Author: Shanti HiranandPublisher: Viva BooksYear: 2005Language: EnglishPages: 196ISBN/UPC (if available): 8130901722
Begum Akhtar, b circa, 1914- d, 1974, a legend in her own lifetime, is one such person on whom there is no available biography. A pioneer in the field of Indian light classical music, she helped popularize the traditional form of thumari and ghazal gayaki and took it to the concert level all over India and abroad. Unfortunately, despite her talents, an entire generation of Indians has grown up listening to only gossip connected with Begum Akhtar’s life; be it the controversy surrounding the Nawab of Rampur or her other alleged affairs. This is what Shanti Hiranand has attempted in her memoirs. It is a book that will hopefully provide a salve to all those open wounds surrounding Begum Akhtar’s persona. Shantiji has examined her beloved Ammi with the objective philosophical gaze of a woman and has shown us a side of Begum Akhtar that was hitherto hidden in the dusty corridors of House No 1, Havelock Road, Lucknow.It is interesting how these two women from seemingly diverse backgrounds could come to such an exalted level of understanding between themselves, in times that were not very conducive to such social interactions. Shantiji belonged to an upper middle-class business family. She had a liberal education and was used to a certain space and freedom to pursue her own passions, while Begum Akhtar lived within the cloistered environs of a typical feudal home in those days. On the one hand Shantiji was an austere Gandhian and Begum Akhtar was a person of deep indulgences. It is amazing that even Shantiji’s parents never stood in her way; they never stopped her from being with her Ammi. On the contrary on occasions it was Shantiji’s mother who encouraged her to follow her Guru right until the end.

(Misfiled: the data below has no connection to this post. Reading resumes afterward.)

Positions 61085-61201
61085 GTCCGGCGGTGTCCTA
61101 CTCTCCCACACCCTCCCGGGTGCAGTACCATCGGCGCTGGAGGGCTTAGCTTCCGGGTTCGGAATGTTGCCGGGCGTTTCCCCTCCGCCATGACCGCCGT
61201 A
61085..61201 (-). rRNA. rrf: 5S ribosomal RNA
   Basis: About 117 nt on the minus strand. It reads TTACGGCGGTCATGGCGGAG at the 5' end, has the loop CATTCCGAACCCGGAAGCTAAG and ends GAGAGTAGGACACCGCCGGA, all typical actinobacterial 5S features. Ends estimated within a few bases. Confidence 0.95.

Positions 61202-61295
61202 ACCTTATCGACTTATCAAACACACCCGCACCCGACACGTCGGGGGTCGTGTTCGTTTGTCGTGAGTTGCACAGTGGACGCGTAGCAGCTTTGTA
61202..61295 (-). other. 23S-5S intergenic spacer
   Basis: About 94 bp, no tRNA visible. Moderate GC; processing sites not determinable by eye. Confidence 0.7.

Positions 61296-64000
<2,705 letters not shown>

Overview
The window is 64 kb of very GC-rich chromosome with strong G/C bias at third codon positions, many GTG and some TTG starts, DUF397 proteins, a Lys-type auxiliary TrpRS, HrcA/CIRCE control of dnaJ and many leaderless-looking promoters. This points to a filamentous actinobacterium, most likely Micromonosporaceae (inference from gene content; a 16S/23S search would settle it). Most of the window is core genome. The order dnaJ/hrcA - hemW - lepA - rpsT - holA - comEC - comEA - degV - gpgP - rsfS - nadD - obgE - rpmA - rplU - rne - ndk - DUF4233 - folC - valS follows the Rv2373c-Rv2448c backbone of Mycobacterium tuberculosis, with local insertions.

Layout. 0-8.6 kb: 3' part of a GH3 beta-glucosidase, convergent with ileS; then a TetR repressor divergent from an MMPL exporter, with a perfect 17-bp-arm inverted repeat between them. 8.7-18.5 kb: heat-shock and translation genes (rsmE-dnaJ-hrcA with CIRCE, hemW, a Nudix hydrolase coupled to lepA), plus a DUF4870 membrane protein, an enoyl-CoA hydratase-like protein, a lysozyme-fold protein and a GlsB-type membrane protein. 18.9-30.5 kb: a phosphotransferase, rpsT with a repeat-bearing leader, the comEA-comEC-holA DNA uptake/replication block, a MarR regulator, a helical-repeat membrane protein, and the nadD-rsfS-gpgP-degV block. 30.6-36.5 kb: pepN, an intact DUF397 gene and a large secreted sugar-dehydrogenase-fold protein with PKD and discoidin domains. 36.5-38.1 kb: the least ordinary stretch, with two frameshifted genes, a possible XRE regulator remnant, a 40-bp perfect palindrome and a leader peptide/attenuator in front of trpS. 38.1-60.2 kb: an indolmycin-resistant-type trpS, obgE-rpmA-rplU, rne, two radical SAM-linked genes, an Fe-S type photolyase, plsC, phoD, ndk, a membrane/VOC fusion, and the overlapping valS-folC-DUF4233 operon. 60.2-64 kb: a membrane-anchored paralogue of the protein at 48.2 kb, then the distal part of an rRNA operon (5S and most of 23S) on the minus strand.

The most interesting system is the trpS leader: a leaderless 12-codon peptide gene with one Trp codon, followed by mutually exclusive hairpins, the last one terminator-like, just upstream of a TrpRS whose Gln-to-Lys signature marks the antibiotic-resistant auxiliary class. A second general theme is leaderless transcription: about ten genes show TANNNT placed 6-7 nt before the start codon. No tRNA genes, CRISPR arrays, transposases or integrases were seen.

PROLOGUEACKNOWLEDGEMENTSA word about Shanti Hiranand’s book on Begum Akhtar Preface1. Service and Love2. Seclusion3. God4. Knowledge5. Ecstasy6. Truth7. Union with God8. ExtinctionREFERENCEGLOSSARY